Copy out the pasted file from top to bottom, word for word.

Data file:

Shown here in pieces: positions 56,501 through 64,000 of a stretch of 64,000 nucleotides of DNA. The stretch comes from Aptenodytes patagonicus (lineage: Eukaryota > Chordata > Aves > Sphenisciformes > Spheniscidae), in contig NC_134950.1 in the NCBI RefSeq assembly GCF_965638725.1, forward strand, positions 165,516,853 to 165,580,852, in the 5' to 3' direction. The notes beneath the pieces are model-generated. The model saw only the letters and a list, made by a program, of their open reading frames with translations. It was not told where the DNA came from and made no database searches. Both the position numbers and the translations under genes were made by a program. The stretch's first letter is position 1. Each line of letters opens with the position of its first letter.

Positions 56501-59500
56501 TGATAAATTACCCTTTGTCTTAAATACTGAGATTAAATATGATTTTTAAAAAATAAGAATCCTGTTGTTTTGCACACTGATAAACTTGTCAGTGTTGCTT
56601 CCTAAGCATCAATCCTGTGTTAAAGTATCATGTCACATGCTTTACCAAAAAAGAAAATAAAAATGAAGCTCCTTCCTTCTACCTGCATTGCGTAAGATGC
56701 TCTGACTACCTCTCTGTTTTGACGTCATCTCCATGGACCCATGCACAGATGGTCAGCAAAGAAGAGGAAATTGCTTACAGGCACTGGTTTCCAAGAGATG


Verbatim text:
Shown here in pieces: positions 56,501 through 64,000 of a stretch of 64,000 nucleotides of DNA. The stretch comes from Aptenodytes patagonicus (lineage: Eukaryota > Chordata > Aves > Sphenisciformes > Spheniscidae), in contig NC_134950.1 in the NCBI RefSeq assembly GCF_965638725.1, forward strand, positions 165,516,853 to 165,580,852, in the 5' to 3' direction. The notes beneath the pieces are model-generated. The model saw only the letters and a list, made by a program, of their open reading frames with translations. It was not told where the DNA came from and made no database searches. Both the position numbers and the translations under genes were made by a program. The stretch's first letter is position 1. Each line of letters opens with the position of its first letter.

Positions 56501-59500
56501 TGATAAATTACCCTTTGTCTTAAATACTGAGATTAAATATGATTTTTAAAAAATAAGAATCCTGTTGTTTTGCACACTGATAAACTTGTCAGTGTTGCTT
56601 CCTAAGCATCAATCCTGTGTTAAAGTATCATGTCACATGCTTTACCAAAAAAGAAAATAAAAATGAAGCTCCTTCCTTCTACCTGCATTGCGTAAGATGC
56701 TCTGACTACCTCTCTGTTTTGACGTCATCTCCATGGACCCATGCACAGATGGTCAGCAAAGAAGAGGAAATTGCTTACAGGCACTGGTTTCCAAGAGATG